BOSTON — Games have averaged 3 hours, 35½ minutes, up six minutes from the 2017 postseason and more than a half-hour over the regular season.
Strikeouts have topped hits in seven of eight postseason matchups. Starting pitchers usually don’t finish the fifth inning and use of relievers is up markedly in an era when “bullpenning” has become a verb.
Have the changes brought about by analytics made baseball less appealing to casual fans?
“There’s certainly something to be said for that, because ball in play, double plays, defense, that’s always exciting,” Los Angeles Dodgers manager Dave Roberts said ahead of Tuesday night’s World Series opener against Boston. “I know our series there was a lot of strikeouts, but there was the strategy part of it — I think that that’s very exciting for a baseball purist that loves to see what managers think and how you can kind of match up against the opposition.”
Postseason games this year have averaged a record 18.8 strikeouts, according to the Elias Sports Bureau, up from 18.4 last year and 18.0 in 2016. There were 526 whiffs and 416 hits in the first 28 postseason games, including 161 strikeouts and 110 hits in the Dodgers’ win over Milwaukee in the NL Championship Series.
Boston’s Division Series victory over the New York was the only one with more hits than strikeouts: 67 to 60.
While viewers hope for action, managers and many players are caught up in the tactical chess match between dugouts prepped by front office analytical teams.
“It’s more interesting. It is,” Boston manager Alex Cora said. “There’s so much information now that you can actually exploit weaknesses on the team, not only rely on the starters or your usual setup guy or your closer. Somebody the last few years figured out that there’s a lot of off days in the playoffs, that you can actually use your starters as relievers or you can go with your relievers for multiple innings, and it’s fun. It’s fun as a baseball fan.”
Computer analysis helps teams arrange defensive shifts that take away hits and concludes starting pitchers’ effectiveness often drops the third time through the batting order. Innovative use of relief pitchers by the Chicago Cubs’ Joe Maddon and Cleveland’s Terry Francona in the 2016 World Series caught the attention of the rest of the industry.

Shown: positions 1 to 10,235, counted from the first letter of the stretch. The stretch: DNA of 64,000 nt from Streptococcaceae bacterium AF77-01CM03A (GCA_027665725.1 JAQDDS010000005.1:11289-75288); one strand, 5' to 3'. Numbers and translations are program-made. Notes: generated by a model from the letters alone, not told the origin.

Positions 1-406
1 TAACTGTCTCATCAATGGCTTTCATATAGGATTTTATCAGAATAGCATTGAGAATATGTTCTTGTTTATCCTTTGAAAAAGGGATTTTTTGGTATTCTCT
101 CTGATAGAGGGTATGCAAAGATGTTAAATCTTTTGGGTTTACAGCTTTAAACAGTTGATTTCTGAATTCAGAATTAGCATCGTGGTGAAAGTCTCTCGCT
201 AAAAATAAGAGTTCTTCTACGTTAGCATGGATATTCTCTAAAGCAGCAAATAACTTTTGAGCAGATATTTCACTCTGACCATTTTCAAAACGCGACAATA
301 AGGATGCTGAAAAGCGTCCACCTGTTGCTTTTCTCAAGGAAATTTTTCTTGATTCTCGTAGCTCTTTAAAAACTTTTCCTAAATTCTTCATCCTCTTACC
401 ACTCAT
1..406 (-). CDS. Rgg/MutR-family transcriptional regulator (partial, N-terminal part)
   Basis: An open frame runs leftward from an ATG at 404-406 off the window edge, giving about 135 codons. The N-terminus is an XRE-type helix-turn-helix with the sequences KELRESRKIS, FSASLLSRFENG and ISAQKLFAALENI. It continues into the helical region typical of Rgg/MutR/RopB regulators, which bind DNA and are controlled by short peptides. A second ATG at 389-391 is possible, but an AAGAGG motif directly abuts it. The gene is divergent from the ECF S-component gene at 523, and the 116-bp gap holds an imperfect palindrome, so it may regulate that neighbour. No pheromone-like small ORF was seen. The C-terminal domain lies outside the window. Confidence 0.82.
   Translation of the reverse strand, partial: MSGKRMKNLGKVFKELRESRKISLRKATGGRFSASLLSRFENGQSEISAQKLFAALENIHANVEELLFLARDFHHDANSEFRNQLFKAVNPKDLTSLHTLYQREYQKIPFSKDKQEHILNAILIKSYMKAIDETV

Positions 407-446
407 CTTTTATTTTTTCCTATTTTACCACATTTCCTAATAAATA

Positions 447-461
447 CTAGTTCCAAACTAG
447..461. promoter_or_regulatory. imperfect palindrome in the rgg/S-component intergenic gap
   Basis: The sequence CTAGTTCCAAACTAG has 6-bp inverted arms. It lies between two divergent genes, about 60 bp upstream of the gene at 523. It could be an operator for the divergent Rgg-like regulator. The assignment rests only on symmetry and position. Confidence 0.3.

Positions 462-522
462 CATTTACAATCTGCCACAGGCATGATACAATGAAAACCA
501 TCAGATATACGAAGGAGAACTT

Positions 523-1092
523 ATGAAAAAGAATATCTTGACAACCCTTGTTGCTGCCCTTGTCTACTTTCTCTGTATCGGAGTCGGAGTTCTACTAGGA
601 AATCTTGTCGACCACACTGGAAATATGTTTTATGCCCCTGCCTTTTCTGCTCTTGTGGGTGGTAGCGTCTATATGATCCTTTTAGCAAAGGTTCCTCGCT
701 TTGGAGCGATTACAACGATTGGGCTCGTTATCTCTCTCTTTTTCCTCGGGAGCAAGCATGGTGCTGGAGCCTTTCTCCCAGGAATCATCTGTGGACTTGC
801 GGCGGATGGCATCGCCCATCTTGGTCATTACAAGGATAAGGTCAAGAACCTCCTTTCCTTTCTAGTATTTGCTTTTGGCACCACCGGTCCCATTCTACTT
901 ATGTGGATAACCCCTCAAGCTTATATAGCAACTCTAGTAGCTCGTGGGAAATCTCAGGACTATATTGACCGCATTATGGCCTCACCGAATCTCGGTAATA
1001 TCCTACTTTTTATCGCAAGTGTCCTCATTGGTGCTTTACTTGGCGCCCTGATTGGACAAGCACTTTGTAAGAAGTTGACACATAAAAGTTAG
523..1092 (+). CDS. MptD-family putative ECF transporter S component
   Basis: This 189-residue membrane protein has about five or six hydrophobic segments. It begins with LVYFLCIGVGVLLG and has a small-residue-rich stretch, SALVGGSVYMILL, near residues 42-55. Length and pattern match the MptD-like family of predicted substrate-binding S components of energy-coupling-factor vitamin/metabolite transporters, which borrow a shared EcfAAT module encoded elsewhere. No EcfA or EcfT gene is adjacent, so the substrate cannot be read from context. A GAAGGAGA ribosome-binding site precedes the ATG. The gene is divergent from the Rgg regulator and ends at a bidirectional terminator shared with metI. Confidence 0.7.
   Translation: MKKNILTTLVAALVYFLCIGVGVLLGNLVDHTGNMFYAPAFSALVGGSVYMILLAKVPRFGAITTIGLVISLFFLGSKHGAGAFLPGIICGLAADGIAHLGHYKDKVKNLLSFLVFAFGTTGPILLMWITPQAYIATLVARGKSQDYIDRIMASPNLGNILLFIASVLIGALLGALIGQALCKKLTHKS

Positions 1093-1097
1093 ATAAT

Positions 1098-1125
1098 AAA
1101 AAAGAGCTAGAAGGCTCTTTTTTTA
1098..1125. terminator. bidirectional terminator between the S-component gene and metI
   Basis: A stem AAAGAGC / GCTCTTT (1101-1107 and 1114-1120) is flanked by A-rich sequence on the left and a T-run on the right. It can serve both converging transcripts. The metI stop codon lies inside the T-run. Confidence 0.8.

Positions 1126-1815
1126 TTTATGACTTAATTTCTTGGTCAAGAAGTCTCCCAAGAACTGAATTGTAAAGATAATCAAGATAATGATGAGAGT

“I don’t think there’s any doubt about it. They started bringing (Aroldis) Chapman and (Andrew) Miller in for two, three innings at time. Now every team that has a dominant reliever or two dominant relievers, their design,” Red Sox pitcher Rick Porcello said. “Find ways to get those guys in the game in the highest-leverage situations, because those are your best arms.”
Starting pitchers averaged 5 1/3 innings and 83 pitches in the 2016 postseason, according to Sports Info Solutions. That dropped to 4.7 innings and 80 pitches last year, and 4.5 innings and 73 pitches this year.
Teams have combined for an average of 8.8 relief pitchers per game this postseason, up from 7.2 last year. The Dodgers’ Clayton Kershaw and Red Sox pitchers Chris Sale, Porcello and Nathan Eovaldi have all made relief appearances between starts.
Could starting pitchers join dinosaurs in extinction?
“You’re still going to need to get innings from your starters,” Dodgers ace Clayton Kershaw said. “Over the course of 162 games you’re going to need guys to pitch six or seven innings.”
Oakland pulled Liam Hendricks after one inning and 25 pitches in the AL wild card game against the Yankees. Wade Miley left after one batter and five pitches in Game 5 of the NLCS against Kershaw and the Dodgers.
Both moves were pre-planned.
Kershaw, who earned $30.4 million this year, wonders whether the lower salaries of relievers have an impact on how rosters are being stocked.
“I think it’s a very cost-effective thing to do, obviously, to bullpen and have a deep bullpen, because starting pitchers are more expensive,” he said. “I think us as an organization, us as a union, will definitely have to take a closer look at that, if that’s the way the game is going. Because I think everybody should be compensated according to what they are worth in the game, so if the bullpen is going to have more value, they’re going to have to pay them more.”
Boston pitcher David Price maintains the need for success prevails over aesthetics.
“If I’m a fan of a team, I want us to have the best chance to win,” he said. “If that means taking the starter out to bring in a reliever for a better matchup, I want our guys to have the best chance to win.”
Cora likes the thrill of inserting starters as relievers. Velocity was up about 2 mph for Porcello and Eovaldi in their bullpen outings, with Eovaldi averaging 101 mph as he got four outs in the pennant clincher against Houston.
“I know I can air it out,” Eovaldi said.
Cora still marveled over Eovaldi’s strikeout of Alex Bregman, who swung under a 101.6 mph pitch.
“That was cool,” he said.